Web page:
In a large bowl, combine the yeast and a half cup of the flour. If you're using a stand mixer, use the bowl that fits.  Stir in the milk, let stand until frothy, about ten minutes. Use a wooden spoon to beat in the oil, regular salt, egg yolk, and sugar. Gradually beat in enough of the remaining flour to make a stiff but workable dough.

Knead the dough by hand or with the hook. We couldn't find the dough hook (it had the nerve to turn up three days later, looking ashamed of itself) so J Fierce, bless her heart and her kneading hands, got to get in there. C Fierce has, shall we say, an issue with yeast doughs. (Can you tell who got the task of typing up the directions? Hint, NOT C FIERCE.  I swear, we both have this cookbook, she acts like she still lives with our mom and wont turn the heat up long enough to remove her mittens from her hands and type something.) If you're kneading by hand, do this until it is smooth and elastic, or until your sister tells you to stop, adding more flour if you need to as you go.

Those of you who don't like to get your hands dirty and are using your dough hook, wait until the dough is no longer sticky and pulls cleanly from the sides, 6-7 minutes. Form the dough into a ball, put it in a greased bowl, turning to coat completely. Cover with greased plastic wrap and let rise in a warm place until doubled, 45-60 minutes.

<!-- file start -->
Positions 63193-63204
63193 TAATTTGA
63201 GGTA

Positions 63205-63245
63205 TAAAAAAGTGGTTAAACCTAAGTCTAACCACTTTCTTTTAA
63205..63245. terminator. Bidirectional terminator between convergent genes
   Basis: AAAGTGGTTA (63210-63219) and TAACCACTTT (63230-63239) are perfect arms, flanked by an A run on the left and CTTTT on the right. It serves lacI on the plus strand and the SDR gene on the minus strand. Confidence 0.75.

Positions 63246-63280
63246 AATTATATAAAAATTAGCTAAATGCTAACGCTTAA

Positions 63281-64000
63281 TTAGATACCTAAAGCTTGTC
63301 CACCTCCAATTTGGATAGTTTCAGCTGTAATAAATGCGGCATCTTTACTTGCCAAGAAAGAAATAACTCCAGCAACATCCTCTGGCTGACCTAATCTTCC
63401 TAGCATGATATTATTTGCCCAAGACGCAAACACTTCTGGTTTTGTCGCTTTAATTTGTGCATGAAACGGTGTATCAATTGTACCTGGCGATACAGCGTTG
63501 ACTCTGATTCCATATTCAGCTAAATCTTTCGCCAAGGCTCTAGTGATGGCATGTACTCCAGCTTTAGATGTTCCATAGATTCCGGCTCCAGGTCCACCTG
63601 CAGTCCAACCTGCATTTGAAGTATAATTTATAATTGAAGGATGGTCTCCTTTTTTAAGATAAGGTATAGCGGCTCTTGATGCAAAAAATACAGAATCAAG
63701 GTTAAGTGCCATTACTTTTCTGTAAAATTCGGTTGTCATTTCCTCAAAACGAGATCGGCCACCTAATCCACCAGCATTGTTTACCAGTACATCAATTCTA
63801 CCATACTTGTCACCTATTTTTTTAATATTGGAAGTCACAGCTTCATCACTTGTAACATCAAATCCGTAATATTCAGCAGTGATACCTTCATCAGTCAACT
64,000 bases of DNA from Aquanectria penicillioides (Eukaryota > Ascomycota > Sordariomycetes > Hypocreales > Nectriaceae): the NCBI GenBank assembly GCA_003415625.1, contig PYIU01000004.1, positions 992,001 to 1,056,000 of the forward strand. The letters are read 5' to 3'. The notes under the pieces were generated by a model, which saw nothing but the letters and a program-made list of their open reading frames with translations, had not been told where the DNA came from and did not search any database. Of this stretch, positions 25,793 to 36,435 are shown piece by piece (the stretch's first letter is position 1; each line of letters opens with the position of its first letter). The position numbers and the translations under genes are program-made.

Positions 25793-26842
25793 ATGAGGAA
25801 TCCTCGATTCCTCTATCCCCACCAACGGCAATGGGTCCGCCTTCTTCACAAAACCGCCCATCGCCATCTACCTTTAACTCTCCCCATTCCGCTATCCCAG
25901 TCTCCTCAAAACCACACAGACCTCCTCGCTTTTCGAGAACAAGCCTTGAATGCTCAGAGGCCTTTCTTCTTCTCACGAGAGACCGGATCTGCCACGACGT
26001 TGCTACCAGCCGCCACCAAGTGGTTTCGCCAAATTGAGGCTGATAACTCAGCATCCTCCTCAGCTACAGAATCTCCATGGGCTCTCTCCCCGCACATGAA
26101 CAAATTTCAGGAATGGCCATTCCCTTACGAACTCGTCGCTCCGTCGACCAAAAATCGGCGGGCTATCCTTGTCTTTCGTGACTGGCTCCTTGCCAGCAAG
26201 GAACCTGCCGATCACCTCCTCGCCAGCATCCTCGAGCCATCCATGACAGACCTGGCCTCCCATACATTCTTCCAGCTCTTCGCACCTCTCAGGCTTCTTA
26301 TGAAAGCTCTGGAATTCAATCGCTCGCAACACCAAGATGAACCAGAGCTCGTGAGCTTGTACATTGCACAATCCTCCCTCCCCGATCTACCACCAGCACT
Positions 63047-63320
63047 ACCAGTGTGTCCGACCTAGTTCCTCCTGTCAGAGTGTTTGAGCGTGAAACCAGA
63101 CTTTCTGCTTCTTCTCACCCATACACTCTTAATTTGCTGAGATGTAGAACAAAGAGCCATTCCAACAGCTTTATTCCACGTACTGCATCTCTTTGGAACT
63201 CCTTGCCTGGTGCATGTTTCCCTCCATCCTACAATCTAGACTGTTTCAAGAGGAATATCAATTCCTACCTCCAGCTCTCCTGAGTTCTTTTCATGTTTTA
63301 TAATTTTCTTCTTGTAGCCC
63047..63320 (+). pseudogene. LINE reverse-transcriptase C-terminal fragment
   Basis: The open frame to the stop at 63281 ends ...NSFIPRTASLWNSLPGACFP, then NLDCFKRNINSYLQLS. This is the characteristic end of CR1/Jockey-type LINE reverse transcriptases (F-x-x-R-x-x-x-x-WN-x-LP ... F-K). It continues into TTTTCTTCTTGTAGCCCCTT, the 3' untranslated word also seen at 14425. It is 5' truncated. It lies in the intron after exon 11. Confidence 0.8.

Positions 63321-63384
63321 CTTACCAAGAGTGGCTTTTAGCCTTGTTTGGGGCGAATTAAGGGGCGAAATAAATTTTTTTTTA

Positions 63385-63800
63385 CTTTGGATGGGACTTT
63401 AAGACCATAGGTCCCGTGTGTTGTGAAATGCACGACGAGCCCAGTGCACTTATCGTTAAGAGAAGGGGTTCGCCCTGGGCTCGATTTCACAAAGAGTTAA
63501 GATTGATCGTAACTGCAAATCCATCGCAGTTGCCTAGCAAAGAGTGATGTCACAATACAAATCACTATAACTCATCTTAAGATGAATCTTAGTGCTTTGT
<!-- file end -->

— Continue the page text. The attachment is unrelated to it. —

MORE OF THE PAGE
Lightly flour your work surface and turn risen dough out on to it. Press flat.  Roll into a log about 8 inches long and cut into 16 equal pieces.  Cover with a clean kitchen towel.  One at a time (take you turns, bagels to be!) form each piece into a ball, flatten it into a 2 1/2 inch diameter round. Poke a hole in it. Williams Sonoma, ever the proper guide, suggests using the end of a wooden spoon. I used the end of my hands, my fingers. Widen the hole so it is about 1 inch. Place the rounds on the work surface, cover with a clean kitchen towel, and let rise until doubled, about 20 minutes.  (Note: poking a hole in the middle works much better than trying to make bagels out of long skinny pieces.  They just don't stay together.)

Preheat your oven to 375 F and grease a baking sheet (or use parchment paper).

In a pot, boil 3 quarts of water or so. We just used a big old pot and filled it halfway up. Reduce the heat to low, and slip 2 or 3 bagels into the simmering water.  Poach turning once, for 3 minutes a side, reform the holes if you need to. Watch them puff up. Use a slotted spoon or a spider, transfer to prepared sheet.